Mill River District Plan Moves Forward

A plan to breathe new life into an old industrial area sailed to approval at City Hall Tuesday night.

The Board of Alders Community Development Committee voted unanimously to approve the proposal, the Mill River District Plan. It now goes before the full Board of Alders for final approval.

The Mill River Plan—read about its genesis here and here—proposes to revamp the largely vacant and dilapidated riverine district between the Wooster Square and Fair Haven neighborhoods, once lined with factories that have since left town. In addition to small, emerging businesses like Ecoworks, early initiatives in the plan include improving the coastline in the face of future storms, building up a new center that leads workshops and gets small business off the ground, and expanding New Haven names like Bender Plumbing.  Read the full summary here.

“This is an area that can’t be forgotten,” city economic development chief Matthew Nemerson told the alders Tuesday night.

Pressed by alders, Nemerson and deputy development chief Michael Piscitelli acknowledged that they didn’t have all the answers.

“How much is this going to cost the city?” asked Edgewood Alder Evette Hamilton (pictured).

“It depends what comes our way. We can’t put a price on it,” Piscitelli responded. “This creates an environment for us to do some significant work.”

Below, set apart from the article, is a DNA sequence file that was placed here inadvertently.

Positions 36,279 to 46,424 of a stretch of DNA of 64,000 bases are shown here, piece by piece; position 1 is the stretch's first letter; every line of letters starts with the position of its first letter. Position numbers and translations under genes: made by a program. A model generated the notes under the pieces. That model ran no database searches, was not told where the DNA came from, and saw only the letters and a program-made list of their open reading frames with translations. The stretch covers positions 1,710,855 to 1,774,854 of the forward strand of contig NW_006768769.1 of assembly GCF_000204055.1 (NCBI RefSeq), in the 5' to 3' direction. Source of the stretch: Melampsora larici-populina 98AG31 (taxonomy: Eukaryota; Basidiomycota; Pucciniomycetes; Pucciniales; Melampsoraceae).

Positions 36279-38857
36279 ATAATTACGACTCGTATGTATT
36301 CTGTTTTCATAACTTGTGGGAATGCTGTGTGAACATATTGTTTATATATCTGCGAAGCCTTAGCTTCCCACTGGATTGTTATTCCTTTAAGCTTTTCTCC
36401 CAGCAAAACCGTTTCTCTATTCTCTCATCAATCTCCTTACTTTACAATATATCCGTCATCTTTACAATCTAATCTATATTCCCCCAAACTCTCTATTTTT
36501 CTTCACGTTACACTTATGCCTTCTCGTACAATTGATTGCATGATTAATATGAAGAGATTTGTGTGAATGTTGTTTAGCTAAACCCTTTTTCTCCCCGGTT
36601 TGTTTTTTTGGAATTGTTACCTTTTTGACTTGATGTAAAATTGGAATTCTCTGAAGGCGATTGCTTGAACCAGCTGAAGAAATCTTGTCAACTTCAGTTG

“If you think about it, there are sites like this all along the East Coast.” agreed Nemerson.

Members of the public spoke in support of the proposal before the vote.

“It’s a great plan. I think you should approve this,” said Aaron Goode (pictured) of the Downtown and Wooster Square Community Management Team. He also urged the committee to reconsider plans for a Fair Haven Greenway, initially proposed in 2004. City transportation czar Doug Hausladen and Anstress Farwell of the New Haven Urban Design League also submitted letters in support.

The plan’s approval is contingent upon a list of, in Alder Dolores Colón’s words, “who gets what.” That is, a list showing which properties will belong to the city and which will be privately owned – a list that Piscitelli said he will be happy to provide shortly. Tuesday’s vote came the same day as the announcement of a planning grant from the state, which will help the city identify potential flood zone measures in the area.


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